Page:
Five Ways Your Business is Failing at Online Security

Five Ways Your Business is Failing at Online Security


According to a recent report by Symantec, five out of every six large companies were targeted by advanced hackers in 2015. This is a 40 percent increase since last year, and online attackers are now using “highly targeted spear-phishing attacks” while most companies are still using their old online security tactics. Below explains five ways your business might be failing at online security.

Poor Mobile Security

The focus of online security tends to center on computers and networks since the current cyber infrastructure was developed based on older IT equipment. However, mobile security is a new vulnerable area being targeted by modern hackers. As companies make the transition to developing smartphone friendly websites, hackers have a convenient loophole to focus on. Always ensure that mobile security is considered as equally important as traditional security needs.

Failing to Outsource

Many companies that wish to cut costs sometimes decided to in-source their IT needs as opposed to outsourcing to professional technological services. While certain IT functions can be performed well by internal IT professionals, others are best performed by third-party vendors. For example, small businesses often lack the budget or resources need to manage and service security needs. Outsourcing IT services to a third-party will allow the company to focus on their core operations. There are many programs available for local businesses, like Bedrock IT services in Ottawa, which can work specifically with your company to make sure everything runs smoothly.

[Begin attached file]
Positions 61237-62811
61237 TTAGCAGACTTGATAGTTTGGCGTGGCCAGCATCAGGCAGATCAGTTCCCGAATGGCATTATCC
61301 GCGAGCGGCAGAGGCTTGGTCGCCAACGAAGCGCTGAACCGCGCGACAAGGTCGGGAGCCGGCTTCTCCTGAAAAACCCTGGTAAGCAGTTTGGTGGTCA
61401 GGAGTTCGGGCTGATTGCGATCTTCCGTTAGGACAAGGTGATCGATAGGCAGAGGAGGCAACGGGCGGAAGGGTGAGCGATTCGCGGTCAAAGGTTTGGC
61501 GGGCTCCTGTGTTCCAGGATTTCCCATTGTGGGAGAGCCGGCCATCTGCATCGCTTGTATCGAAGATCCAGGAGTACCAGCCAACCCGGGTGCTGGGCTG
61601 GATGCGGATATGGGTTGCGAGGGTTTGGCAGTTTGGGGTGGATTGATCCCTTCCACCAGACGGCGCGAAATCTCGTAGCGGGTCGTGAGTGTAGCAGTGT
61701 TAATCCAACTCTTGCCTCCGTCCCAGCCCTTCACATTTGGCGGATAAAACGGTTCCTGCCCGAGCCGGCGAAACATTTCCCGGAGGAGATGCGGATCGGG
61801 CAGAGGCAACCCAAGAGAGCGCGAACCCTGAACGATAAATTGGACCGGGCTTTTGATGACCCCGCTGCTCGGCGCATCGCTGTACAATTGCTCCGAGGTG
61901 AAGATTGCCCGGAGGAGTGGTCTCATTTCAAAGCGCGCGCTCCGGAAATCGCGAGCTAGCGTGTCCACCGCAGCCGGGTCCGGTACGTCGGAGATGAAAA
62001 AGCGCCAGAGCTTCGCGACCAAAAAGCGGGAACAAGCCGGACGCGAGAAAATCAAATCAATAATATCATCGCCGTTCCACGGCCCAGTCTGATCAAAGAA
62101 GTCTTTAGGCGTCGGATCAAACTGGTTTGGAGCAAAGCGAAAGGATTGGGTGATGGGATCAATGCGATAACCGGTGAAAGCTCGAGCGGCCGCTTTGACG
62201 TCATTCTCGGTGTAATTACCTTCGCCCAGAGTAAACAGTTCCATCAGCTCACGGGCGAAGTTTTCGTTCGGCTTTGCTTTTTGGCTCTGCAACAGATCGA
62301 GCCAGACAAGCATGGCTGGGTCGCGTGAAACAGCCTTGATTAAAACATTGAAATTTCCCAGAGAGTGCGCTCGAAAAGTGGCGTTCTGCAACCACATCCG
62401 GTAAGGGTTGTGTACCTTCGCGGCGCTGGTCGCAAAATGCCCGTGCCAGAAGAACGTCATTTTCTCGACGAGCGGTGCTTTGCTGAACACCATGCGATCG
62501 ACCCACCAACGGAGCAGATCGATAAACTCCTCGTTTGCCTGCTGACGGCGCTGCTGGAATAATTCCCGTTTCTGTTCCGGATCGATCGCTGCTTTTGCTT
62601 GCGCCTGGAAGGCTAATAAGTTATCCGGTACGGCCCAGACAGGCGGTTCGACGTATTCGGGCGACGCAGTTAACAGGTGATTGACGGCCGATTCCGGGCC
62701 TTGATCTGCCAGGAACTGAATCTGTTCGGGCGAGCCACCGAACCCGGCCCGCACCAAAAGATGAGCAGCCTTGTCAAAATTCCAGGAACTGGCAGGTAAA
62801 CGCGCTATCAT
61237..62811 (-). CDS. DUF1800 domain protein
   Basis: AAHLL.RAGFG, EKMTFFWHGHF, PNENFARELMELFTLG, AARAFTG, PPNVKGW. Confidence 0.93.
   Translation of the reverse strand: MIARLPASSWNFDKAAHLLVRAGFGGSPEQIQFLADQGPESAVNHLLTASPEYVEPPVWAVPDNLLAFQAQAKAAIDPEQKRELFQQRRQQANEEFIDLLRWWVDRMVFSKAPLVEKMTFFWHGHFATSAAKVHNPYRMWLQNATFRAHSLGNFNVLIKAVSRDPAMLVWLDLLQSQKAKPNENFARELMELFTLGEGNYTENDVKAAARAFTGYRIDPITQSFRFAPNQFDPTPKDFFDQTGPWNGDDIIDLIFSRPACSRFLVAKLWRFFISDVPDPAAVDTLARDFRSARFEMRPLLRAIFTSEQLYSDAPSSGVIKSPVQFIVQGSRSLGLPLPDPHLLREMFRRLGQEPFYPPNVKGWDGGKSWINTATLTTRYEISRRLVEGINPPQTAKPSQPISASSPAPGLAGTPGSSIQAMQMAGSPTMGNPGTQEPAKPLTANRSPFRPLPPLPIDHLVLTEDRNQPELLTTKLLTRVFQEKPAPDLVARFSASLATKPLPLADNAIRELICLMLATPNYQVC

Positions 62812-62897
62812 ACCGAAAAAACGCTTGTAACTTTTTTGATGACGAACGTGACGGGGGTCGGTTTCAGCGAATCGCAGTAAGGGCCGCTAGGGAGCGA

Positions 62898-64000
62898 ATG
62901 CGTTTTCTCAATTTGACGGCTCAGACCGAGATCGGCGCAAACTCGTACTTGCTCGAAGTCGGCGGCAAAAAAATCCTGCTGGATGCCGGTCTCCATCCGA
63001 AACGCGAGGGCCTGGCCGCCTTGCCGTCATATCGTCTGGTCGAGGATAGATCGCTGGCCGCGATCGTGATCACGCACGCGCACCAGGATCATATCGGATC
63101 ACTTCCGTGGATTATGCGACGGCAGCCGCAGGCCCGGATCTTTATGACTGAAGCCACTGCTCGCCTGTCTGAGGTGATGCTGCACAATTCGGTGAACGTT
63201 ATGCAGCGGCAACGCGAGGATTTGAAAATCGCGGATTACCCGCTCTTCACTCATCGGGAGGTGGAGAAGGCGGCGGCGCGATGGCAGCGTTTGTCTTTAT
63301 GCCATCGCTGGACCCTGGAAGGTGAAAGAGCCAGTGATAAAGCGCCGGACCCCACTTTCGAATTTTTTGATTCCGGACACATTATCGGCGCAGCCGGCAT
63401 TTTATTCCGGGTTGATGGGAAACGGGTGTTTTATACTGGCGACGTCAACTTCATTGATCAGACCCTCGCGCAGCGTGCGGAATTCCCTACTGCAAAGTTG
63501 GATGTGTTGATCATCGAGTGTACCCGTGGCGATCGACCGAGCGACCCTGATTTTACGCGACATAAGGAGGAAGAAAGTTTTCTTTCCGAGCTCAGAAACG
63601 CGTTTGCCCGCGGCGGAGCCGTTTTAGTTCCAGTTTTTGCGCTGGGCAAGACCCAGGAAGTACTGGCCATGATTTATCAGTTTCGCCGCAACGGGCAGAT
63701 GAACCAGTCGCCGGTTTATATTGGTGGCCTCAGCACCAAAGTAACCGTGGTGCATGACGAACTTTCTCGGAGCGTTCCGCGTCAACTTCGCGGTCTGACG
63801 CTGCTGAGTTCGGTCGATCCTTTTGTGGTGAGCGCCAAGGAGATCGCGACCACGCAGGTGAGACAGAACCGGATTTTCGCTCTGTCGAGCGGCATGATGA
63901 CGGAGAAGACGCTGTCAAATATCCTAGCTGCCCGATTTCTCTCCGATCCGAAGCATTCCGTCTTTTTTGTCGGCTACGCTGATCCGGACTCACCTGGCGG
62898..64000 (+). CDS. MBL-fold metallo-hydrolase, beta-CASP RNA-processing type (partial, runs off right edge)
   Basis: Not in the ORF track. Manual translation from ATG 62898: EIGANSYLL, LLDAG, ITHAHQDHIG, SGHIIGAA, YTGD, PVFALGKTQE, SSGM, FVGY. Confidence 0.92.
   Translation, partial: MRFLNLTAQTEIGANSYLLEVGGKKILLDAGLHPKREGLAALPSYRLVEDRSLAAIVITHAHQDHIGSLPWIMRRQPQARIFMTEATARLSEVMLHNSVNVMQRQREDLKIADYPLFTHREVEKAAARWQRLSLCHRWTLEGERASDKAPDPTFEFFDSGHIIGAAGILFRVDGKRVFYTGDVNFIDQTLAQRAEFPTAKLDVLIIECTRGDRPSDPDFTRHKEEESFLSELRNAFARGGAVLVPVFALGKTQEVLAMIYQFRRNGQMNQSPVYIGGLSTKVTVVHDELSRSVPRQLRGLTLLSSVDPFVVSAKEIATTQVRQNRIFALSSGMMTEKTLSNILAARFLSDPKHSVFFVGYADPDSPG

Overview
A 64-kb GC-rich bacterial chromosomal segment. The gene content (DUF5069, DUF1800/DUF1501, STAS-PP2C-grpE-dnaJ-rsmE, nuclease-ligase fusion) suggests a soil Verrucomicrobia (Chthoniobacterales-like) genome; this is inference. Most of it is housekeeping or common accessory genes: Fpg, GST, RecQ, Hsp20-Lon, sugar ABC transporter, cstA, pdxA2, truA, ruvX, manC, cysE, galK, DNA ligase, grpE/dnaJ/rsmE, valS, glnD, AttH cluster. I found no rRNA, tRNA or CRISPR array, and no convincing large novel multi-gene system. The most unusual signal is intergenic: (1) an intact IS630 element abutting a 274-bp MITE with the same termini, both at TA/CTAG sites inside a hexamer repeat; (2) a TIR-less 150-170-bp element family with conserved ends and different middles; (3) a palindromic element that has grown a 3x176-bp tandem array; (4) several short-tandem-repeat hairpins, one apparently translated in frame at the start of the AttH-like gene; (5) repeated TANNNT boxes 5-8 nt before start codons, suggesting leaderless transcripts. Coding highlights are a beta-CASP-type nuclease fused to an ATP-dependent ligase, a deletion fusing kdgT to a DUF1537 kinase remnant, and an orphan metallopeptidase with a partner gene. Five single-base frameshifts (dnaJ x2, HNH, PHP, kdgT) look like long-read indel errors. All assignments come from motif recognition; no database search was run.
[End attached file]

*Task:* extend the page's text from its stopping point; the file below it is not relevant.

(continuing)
Untrained Employees

Most people associate online security training with larger companies or key industries, such as healthcare, aerospace, and law enforcement. However, no business is too small for online security training. Keep in mind that 60 percent of attacks in 2015 have targeted small and medium sized organizations. Therefore, it’s important to train employees on how to properly log out, create strong passwords, and recognize suspicious emails and websites.

No Emergency Response Plan

Emergency response plans are not only needed for accidents or natural disasters, but also security breaches. Upper management will most likely assume the IT department will take care of everything, but an integrated approach from different managers is best. Intelligence will need to be gathered on what exactly happened, who was involved, and what data was accessed. When you have a more integrated response, you can find the problems and get them resolved faster.

Poor Security Testing

While your business may have spent hundreds of hours on training and tens of thousands of dollars in equipment and software, this does not result in automatic security effectiveness. Consider using an external IT service to benchmark, test, and audit your security system. The worst way to discover your online security vulnerabilities is through hackers and data loss.

Focusing on mobile security, outsourcing, and training employees are excellent ways to improve online security. You should also consider developing an emergency response plan and testing the security system’s effectiveness to stop any holes in your IT security plan.



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